U.S. Foreign Policy During World War II
Before World War II
Leading up to World War II the United States was practicing a isolationism, a type of domestic policy that allowed America to focus on its self and not get involved with other countries problems. World War II had started and President Roosevelt put into initiative the Lend Lease Act which allowed the United States to lend and lease war equipment to the allied countries that were France, England, China and Soviet Russia. This act allowed the United States to supply these countries with materials that they were in desperate need of.
America Entering World War II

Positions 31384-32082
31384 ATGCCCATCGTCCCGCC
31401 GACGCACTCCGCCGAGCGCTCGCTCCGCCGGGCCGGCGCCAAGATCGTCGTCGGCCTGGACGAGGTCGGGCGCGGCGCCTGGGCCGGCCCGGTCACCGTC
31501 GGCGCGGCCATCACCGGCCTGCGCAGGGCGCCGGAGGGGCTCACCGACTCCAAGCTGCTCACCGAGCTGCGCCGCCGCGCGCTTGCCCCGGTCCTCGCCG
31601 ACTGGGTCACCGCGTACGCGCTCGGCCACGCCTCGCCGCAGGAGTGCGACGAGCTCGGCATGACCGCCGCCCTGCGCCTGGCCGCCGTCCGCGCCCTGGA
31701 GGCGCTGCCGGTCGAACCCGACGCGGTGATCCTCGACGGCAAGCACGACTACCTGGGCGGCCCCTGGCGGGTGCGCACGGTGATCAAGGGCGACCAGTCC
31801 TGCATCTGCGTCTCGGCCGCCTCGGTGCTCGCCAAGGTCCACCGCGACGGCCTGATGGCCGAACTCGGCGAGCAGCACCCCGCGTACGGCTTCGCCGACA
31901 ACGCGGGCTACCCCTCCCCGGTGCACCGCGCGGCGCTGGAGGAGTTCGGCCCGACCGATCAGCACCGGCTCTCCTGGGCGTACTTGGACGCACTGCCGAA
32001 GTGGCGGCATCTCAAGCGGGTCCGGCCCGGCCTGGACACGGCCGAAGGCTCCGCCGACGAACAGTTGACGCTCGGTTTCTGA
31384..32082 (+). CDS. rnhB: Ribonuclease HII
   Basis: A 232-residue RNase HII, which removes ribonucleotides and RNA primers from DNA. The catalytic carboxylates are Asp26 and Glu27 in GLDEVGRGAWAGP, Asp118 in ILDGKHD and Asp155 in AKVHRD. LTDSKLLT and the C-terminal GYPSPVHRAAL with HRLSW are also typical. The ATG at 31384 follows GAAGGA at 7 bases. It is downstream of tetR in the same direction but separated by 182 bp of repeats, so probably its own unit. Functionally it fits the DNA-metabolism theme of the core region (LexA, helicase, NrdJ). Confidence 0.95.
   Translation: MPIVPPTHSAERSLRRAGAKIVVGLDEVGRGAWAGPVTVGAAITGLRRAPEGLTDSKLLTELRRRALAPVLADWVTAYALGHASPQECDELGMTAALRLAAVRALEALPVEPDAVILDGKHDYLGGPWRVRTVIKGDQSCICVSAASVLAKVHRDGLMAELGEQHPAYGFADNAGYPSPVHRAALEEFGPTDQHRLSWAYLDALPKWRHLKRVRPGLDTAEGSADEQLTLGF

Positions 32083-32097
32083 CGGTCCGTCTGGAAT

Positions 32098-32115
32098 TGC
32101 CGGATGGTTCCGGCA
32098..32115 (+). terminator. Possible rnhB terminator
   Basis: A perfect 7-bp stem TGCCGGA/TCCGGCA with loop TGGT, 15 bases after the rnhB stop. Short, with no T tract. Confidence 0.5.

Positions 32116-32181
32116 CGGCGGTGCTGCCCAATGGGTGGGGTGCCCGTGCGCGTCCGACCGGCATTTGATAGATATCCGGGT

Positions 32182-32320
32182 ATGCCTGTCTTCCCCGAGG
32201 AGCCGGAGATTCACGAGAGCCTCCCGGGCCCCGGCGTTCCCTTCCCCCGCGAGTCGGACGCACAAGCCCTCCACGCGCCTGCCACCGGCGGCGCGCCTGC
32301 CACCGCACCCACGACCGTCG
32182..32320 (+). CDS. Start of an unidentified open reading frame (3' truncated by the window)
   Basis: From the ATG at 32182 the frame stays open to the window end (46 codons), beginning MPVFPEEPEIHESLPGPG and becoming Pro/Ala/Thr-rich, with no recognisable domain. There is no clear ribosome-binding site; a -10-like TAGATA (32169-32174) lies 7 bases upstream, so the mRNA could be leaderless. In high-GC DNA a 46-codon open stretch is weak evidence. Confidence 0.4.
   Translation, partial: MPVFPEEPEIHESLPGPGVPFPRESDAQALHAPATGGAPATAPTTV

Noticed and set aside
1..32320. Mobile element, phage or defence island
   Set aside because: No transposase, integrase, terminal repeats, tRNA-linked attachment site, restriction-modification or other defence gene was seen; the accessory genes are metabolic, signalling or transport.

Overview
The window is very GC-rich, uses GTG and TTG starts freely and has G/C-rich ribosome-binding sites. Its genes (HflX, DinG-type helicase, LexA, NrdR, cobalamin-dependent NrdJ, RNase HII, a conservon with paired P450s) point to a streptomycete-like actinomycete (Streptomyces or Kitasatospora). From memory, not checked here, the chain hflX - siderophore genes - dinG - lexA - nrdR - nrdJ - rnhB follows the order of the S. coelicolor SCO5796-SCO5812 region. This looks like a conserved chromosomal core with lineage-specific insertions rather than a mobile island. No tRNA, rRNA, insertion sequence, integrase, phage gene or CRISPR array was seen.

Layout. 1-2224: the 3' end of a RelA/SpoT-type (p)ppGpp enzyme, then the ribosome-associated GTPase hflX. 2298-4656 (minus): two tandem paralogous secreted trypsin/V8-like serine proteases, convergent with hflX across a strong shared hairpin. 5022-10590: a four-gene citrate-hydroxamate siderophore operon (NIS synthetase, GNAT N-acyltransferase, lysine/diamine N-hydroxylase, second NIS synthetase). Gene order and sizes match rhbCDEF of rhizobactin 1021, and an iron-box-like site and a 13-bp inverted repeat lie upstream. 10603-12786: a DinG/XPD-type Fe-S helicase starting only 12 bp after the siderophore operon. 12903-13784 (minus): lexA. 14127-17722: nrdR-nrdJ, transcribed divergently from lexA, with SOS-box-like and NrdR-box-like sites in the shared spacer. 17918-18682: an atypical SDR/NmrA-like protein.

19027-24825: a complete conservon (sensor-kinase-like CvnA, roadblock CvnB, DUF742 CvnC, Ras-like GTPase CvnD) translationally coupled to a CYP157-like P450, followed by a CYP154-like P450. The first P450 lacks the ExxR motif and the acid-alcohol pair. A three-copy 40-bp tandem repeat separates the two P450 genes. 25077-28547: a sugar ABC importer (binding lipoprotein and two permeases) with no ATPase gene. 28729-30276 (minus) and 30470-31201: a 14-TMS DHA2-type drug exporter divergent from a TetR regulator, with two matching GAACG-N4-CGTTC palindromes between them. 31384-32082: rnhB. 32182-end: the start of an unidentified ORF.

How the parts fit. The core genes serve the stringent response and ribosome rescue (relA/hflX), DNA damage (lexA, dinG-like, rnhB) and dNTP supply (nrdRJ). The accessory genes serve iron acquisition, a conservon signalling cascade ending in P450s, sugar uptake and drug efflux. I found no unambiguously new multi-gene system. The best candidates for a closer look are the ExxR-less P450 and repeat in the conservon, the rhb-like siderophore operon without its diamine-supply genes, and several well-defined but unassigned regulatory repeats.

The attack on Pearl Harbor would be the changing factor of Americas policy stance. This attack on our homeland would change our foreign policy position. After the attack on Pearl Harbor it was clear to congress that this would be the event that would make us declare war on Germany send troops over sees to help the powers that we had been leasing and lending equipment to in the beginning. The new foreign policy that was used is known as collective security because we teamed up with other countries, against a common enemy. World War II is often looked at the last war with a purpose. It was a very popular war because people knew who the enemy and there was a good cause that the American population could rally around. By using collective security America was able to help the allied countries help the pull through and win in Europe and stop the Nazis and the terror that they reined over the Jewish people.